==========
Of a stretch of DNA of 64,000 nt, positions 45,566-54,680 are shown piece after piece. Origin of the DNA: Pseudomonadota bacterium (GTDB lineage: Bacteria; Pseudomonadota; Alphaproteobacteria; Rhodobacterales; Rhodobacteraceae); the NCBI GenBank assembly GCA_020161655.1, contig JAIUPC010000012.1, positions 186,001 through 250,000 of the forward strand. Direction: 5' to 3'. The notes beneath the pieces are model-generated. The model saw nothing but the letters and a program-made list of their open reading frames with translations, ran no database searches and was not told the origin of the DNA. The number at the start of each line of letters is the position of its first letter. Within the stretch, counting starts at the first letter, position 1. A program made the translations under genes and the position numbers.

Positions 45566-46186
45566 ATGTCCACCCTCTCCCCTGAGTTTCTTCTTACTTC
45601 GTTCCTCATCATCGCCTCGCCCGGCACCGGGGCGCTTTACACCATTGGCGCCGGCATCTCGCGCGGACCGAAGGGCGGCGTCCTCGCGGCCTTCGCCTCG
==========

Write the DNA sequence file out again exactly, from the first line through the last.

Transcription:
Of a stretch of DNA of 64,000 nt, positions 45,566-54,680 are shown piece after piece. Origin of the DNA: Pseudomonadota bacterium (GTDB lineage: Bacteria; Pseudomonadota; Alphaproteobacteria; Rhodobacterales; Rhodobacteraceae); the NCBI GenBank assembly GCA_020161655.1, contig JAIUPC010000012.1, positions 186,001 through 250,000 of the forward strand. Direction: 5' to 3'. The notes beneath the pieces are model-generated. The model saw nothing but the letters and a program-made list of their open reading frames with translations, ran no database searches and was not told the origin of the DNA. The number at the start of each line of letters is the position of its first letter. Within the stretch, counting starts at the first letter, position 1. A program made the translations under genes and the position numbers.

Positions 45566-46186
45566 ATGTCCACCCTCTCCCCTGAGTTTCTTCTTACTTC
45601 GTTCCTCATCATCGCCTCGCCCGGCACCGGGGCGCTTTACACCATTGGCGCCGGCATCTCGCGCGGACCGAAGGGCGGCGTCCTCGCGGCCTTCGCCTCG